Palm Beach Post Editorial
For reasons ranging from jobs to sanity, the House and Senate have swung the wrecking ball at four decades of failed policy toward Cuba. President Bush has said he will stand in the path of the ball, but if he does it will be for the worst reason—personal politics.
Last week, the Senate voted 59-38 to end, in essence, the ban on travel to Cuba. The legislation would prohibit the government from spending any money to enforce the law that prohibits visits except by family members, journalists and certain private organizations, and even they must obtain permission. It also is illegal for Americans to visit Cuba through a third country, primarily Mexico.
The senators who voted for a Cuba policy acknowledging that it’s no longer 1962 include some of the most conservative and liberal lawmakers. Robert Bennett, R-Utah, voted with Ted Kennedy, D-Mass. James Inhofe, R-Okla., voted with Hillary Rodham Clinton, D-N.Y. Larry Craig, R-Idaho, sponsored the bill and voted with Barbara Mikulski, D-Md. Sixteen Republicans voted to loosen the travel restrictions even after Mr. Bush threatened to veto the change, which is an amendment to the spending bill for the Transportation and Treasury departments. The House passed a similar amendment last month.
Many farm-state senators see Cuba as a potential market. Kansas Republicans Sam Brownback and Pat Roberts voted to end travel restrictions. So did the senators from Idaho, Nebraska and Colorado. Others understand that engagement, not isolation, offers the best chance to influence a post-Castro Cuba. Leaders of the Varela Project, Cuba’s democratic movement, want more American involvement, not less. Most of the holdouts were ideologues who can’t get past the Cuban Missile Crisis and, of course, Democrats in Florida—Bob Graham, Bill Nelson—and New Jersey—Jon Corzine, Frank Lautenberg—who pander to the vocal minority of Cuban-American voters.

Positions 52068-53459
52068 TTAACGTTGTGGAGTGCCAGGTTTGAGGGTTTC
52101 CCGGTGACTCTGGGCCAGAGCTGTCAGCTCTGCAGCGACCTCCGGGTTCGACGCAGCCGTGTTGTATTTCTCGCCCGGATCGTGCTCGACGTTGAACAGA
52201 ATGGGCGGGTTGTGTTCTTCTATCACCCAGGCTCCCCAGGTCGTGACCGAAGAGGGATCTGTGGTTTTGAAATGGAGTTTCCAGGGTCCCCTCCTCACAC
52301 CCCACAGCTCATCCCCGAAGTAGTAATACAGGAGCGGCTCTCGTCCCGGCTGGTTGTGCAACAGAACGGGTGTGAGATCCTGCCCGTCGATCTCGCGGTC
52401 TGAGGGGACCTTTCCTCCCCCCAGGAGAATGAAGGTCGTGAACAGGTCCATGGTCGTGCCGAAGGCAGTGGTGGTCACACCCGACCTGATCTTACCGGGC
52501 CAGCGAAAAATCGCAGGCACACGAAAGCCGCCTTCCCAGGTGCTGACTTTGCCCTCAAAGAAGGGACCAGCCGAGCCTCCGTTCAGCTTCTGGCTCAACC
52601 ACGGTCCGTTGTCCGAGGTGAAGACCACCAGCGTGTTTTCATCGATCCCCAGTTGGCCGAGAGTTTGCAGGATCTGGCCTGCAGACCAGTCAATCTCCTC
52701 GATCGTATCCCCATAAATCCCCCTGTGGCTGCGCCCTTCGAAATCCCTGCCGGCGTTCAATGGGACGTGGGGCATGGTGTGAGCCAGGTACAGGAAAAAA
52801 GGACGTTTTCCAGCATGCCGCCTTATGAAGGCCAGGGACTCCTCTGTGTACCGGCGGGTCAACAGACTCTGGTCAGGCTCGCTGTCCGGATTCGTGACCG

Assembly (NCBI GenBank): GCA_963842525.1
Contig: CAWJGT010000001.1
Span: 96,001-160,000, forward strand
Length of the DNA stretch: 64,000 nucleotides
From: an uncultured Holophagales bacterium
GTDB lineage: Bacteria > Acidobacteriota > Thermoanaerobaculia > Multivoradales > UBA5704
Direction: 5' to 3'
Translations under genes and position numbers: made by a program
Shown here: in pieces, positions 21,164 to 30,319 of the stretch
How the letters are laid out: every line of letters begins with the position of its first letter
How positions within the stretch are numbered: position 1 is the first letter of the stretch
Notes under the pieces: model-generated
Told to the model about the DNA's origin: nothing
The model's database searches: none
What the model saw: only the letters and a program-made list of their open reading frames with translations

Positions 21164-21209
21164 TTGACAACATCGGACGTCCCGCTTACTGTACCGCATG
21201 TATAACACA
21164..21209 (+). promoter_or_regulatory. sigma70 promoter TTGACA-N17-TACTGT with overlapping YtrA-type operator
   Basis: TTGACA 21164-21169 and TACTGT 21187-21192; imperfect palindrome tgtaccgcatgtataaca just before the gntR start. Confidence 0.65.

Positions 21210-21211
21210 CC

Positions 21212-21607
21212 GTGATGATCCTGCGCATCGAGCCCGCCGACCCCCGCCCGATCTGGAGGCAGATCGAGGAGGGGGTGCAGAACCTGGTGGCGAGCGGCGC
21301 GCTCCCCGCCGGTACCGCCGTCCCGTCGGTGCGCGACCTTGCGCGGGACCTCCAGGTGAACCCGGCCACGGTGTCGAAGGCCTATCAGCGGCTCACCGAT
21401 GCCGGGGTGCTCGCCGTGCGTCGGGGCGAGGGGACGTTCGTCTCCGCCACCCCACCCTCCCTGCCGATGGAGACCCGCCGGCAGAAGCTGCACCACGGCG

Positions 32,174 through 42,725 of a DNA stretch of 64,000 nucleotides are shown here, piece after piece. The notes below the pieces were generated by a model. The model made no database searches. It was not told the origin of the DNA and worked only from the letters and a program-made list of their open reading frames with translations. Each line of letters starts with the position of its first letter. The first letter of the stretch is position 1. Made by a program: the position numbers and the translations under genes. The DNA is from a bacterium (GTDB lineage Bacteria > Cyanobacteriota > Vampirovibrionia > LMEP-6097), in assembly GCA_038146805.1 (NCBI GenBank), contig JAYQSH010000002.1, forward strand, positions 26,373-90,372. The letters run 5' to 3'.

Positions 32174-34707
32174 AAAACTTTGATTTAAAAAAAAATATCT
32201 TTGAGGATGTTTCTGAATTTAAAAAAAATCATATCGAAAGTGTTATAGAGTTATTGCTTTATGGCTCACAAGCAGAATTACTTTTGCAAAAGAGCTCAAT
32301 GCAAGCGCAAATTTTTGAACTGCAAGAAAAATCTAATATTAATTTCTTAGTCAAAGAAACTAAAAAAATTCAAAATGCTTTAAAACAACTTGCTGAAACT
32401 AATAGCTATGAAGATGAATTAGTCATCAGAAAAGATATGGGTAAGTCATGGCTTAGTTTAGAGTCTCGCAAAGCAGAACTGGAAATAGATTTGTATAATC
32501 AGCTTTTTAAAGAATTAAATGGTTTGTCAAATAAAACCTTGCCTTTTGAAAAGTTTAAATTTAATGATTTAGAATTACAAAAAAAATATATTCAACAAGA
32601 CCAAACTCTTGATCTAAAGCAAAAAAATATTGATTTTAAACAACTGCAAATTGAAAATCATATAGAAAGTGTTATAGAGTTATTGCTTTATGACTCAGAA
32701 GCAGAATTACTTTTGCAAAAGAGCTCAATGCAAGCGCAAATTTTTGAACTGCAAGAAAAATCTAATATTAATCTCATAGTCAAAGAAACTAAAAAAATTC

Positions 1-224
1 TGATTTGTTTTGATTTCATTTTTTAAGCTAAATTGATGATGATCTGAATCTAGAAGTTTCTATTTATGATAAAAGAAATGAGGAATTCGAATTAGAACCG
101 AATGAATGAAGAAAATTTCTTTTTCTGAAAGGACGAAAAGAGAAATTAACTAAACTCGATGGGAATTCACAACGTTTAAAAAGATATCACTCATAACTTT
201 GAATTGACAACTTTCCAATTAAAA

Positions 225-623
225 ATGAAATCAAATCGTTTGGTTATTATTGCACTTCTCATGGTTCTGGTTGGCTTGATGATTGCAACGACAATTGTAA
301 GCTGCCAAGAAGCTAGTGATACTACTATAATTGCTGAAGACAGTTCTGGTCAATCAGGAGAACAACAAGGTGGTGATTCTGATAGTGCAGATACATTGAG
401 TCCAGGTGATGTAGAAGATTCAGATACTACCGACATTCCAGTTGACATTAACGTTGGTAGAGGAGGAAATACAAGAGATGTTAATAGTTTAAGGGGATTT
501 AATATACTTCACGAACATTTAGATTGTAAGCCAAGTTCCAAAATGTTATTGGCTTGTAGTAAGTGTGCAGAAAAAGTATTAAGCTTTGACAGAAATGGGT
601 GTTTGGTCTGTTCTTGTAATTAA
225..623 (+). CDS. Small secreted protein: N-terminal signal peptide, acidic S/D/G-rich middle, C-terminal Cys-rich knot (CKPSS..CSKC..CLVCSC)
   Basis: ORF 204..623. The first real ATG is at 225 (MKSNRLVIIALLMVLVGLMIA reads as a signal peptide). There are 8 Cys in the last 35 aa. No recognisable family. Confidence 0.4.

Similarly, President Bush has responded recently to threats from Cuban-American legislators by announcing that he will increase enforcement of the travel restrictions. So Americans can travel to the Axis of Evil—Iran, North Korea—but not to Cuba. The White House said the president would veto the spending bill if the travel ban repeal is included. Even a veto, however, will not alter the changing sentiment toward Cuba. Food and medicine flow more freely to the island. Four years ago, the Senate kept the travel ban in place. The wrecking ball may not strike this time, but the policy will continue to crumble.